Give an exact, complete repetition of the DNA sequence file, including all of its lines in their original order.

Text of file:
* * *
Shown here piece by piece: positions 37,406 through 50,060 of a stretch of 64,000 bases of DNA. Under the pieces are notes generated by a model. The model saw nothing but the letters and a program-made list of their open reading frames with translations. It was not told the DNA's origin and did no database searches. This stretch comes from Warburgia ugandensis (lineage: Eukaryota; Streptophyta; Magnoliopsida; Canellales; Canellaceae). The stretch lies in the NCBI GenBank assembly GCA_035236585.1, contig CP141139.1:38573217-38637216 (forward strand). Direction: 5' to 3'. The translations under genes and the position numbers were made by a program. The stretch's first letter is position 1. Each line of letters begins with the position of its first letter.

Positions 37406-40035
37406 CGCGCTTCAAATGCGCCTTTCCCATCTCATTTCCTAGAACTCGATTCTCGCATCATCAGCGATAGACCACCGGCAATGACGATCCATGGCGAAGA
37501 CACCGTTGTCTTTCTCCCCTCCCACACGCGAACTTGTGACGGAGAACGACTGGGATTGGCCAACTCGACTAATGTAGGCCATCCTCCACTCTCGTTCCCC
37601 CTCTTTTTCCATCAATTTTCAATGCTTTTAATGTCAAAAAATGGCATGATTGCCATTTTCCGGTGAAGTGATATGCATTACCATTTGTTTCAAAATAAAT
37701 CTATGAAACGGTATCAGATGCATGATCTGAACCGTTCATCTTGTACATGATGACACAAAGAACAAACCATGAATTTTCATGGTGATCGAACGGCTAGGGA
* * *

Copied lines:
Shown here piece by piece: positions 37,406 through 50,060 of a stretch of 64,000 bases of DNA. Under the pieces are notes generated by a model. The model saw nothing but the letters and a program-made list of their open reading frames with translations. It was not told the DNA's origin and did no database searches. This stretch comes from Warburgia ugandensis (lineage: Eukaryota; Streptophyta; Magnoliopsida; Canellales; Canellaceae). The stretch lies in the NCBI GenBank assembly GCA_035236585.1, contig CP141139.1:38573217-38637216 (forward strand). Direction: 5' to 3'. The translations under genes and the position numbers were made by a program. The stretch's first letter is position 1. Each line of letters begins with the position of its first letter.

Positions 37406-40035
37406 CGCGCTTCAAATGCGCCTTTCCCATCTCATTTCCTAGAACTCGATTCTCGCATCATCAGCGATAGACCACCGGCAATGACGATCCATGGCGAAGA
37501 CACCGTTGTCTTTCTCCCCTCCCACACGCGAACTTGTGACGGAGAACGACTGGGATTGGCCAACTCGACTAATGTAGGCCATCCTCCACTCTCGTTCCCC
37601 CTCTTTTTCCATCAATTTTCAATGCTTTTAATGTCAAAAAATGGCATGATTGCCATTTTCCGGTGAAGTGATATGCATTACCATTTGTTTCAAAATAAAT
37701 CTATGAAACGGTATCAGATGCATGATCTGAACCGTTCATCTTGTACATGATGACACAAAGAACAAACCATGAATTTTCATGGTGATCGAACGGCTAGGGA